'Massive' search launched as fears grow for missing asylum-seekers
Lanai Vasek and Rick Morton
August 30, 2012 11:21AM
GRAVE fears are held for up to 144 asylum-seekers missing from a boat believed to have sunk off Indonesia, as six survivors were plucked from the ocean.
Home Affairs Minister Jason Clare said search and rescue crews had a window of 36-48 hours to safely locate any survivors from the asylum vessel, which issued two distress calls early yesterday on its way to Christmas Island.
The merchant ship APL Bahrain pulled six men alive from the waters of the Sunda Strait early this morning, but those on board had reported there were up to 150 passengers on the boat, including women and children.
“Six people have been rescued but we hold grave fears for a lot more,” Mr Clare said.
“Potentially dozens and dozens haven't survived.”
Mr Clare defended the rescue effort after an Indonesian air and sea search yesterday failed to find the vessel, which said it had engine trouble and was taking on water. The search was called off yesterday afternoon.
“It's very hard to find people in distress on a little wooden boat,” the minister said.
After updated drift modelling was provided to the Australian Maritime Safety Authority and to Indonesia's search and rescue organisation BASARNAS, the merchant vessel APL Bahrain was sent to a new location at about 9pm last night.
At about 3.30am today the Bahrain found six men in the water about 45 nautical miles off Java. The survivors used whistles to help attract the attention of the ship's crew.
“They are OK and we changed their clothes and gave them some water and food and now they are sleeping,” the chief officer of the APL Bahrain, Lipan Adrian, told The Australian.
“He said there were women and children on board the boat but those we rescued are all men.”
Mr Clare said he expected those on board the boat had suffered “incredible trauma” and there were grave fears for the rest, given people rarely survive for more than two days in open water.
After being called off last night due to poor light and bad weather, the search had now resumed.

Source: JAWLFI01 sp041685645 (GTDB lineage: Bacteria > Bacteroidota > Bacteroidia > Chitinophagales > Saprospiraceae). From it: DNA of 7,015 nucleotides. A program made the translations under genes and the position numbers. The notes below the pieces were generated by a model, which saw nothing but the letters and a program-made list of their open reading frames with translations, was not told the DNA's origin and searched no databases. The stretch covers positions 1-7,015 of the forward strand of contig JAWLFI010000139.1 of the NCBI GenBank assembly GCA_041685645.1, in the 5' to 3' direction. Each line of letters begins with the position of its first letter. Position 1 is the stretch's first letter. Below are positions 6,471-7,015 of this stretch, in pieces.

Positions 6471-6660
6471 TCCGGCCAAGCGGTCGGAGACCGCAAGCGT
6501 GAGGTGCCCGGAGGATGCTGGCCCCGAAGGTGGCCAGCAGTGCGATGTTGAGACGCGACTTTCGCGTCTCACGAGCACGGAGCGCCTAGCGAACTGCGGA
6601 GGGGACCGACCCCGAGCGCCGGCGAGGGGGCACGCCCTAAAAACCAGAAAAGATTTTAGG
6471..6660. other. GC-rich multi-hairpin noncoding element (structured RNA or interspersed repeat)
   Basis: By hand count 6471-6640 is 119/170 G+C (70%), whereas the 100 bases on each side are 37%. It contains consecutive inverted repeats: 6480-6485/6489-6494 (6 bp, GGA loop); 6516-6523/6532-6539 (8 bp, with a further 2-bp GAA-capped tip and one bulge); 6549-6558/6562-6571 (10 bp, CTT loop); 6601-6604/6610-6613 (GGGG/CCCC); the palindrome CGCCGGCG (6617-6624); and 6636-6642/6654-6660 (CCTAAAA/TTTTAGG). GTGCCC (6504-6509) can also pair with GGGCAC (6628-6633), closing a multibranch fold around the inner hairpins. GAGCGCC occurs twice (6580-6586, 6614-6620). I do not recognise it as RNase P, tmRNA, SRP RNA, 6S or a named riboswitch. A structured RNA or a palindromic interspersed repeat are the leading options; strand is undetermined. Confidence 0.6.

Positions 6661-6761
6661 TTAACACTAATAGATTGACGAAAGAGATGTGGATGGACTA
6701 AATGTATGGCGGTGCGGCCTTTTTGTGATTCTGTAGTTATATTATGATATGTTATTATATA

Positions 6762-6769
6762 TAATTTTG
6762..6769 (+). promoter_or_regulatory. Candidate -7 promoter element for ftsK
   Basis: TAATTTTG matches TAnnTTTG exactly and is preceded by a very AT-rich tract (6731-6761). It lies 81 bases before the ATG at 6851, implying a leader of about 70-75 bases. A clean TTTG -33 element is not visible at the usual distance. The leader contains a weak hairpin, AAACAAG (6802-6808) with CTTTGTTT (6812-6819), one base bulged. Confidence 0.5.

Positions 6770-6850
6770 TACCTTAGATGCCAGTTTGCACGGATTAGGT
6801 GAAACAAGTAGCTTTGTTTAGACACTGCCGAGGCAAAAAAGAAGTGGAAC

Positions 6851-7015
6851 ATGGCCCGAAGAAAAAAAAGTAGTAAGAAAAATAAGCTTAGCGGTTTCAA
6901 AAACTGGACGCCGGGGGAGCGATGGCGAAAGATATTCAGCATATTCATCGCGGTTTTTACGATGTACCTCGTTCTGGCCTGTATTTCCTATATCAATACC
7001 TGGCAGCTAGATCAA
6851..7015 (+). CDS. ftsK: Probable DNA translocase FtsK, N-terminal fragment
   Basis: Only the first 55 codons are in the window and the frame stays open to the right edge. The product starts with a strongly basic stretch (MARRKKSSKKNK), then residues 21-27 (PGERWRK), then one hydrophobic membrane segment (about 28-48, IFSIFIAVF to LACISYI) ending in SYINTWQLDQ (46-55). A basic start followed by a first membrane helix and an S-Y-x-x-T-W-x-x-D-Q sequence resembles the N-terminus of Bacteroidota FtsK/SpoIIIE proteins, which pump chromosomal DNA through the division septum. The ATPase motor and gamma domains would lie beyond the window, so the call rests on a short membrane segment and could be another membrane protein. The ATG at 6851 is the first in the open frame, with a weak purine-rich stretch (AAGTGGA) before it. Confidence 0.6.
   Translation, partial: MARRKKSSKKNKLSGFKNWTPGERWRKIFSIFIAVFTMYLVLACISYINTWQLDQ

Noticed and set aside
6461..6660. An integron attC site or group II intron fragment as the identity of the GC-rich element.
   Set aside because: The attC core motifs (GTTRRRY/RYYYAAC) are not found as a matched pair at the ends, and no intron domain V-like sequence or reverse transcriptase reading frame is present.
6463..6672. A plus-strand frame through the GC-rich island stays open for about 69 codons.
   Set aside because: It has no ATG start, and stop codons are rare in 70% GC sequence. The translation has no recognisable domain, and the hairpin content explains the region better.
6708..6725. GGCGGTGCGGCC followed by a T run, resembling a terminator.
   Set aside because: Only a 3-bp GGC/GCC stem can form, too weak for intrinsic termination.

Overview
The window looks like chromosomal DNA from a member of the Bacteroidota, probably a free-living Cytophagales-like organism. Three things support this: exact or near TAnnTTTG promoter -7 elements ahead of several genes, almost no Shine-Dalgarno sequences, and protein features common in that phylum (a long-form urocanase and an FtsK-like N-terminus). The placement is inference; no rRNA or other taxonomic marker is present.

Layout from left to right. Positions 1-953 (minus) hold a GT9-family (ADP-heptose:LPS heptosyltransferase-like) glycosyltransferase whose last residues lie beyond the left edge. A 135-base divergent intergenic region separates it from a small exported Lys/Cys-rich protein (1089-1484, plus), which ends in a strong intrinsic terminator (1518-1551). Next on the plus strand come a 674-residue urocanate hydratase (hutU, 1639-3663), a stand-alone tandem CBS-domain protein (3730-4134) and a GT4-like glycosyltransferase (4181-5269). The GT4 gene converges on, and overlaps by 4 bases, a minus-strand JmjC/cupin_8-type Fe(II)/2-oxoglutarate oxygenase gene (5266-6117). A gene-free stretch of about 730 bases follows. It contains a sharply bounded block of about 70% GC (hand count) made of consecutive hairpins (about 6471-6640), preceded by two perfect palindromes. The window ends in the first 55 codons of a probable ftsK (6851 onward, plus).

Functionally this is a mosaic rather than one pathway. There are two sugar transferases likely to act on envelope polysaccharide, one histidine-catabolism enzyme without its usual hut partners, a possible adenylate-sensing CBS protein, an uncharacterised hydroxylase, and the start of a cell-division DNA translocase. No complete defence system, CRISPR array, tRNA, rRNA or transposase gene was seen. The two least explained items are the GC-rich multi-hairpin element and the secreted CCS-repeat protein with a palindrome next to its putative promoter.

“A massive search and rescue effort is going on right now, it involves up to seven vessels and one air force aircraft,” Mr Clare said.
Mr Clare said a decision would be made later today on whether the passengers would come to Australia, once the Australian navy vessel HMAS Maitland arrived at around 4pm.
“There is one guy who is speaking English and he spoke to the captain and said they are coming from Afghanistan and they want to come to Australia,” said Mr Adrian.
The Bahrain was sailing from Malaysia to Fremantle when it got the call from Australian authorities to help in the rescue.
But Mr Clare said he expected that those rescued would likely be sent to Indonesia.
“Given that this is so close to the coast, my expectation is the survivors will be taken to Indonesia,” he said.
Mr Clare defended the search effort, after Indonesia called off its air and sea operation yesterday afternoon.
“Let's remember how difficult this task is, this is a big stretch of water,” he said.
“Search and rescue is very hard. It's very hard to find people in distress on a little wooden boat. You do this by working together.
“I wouldn't say that crucial hours were lost. From the time we received a location we have been working as hard we possibly can to find people.”
About 300 asylum-seekers have died since December along the same route as the latest vessel, in the Sunda Strait between Java and Christmas Island.
Two weeks ago, the government announced its intention to transfer asylum-seekers to Nauru and Papua New Guinea in the Pacific as part of a tough new policy to deter them from making the dangerous sea voyage.
But they keep coming, with more than 1,000 boatpeople arriving since the policy was adopted.
Back to sievx.com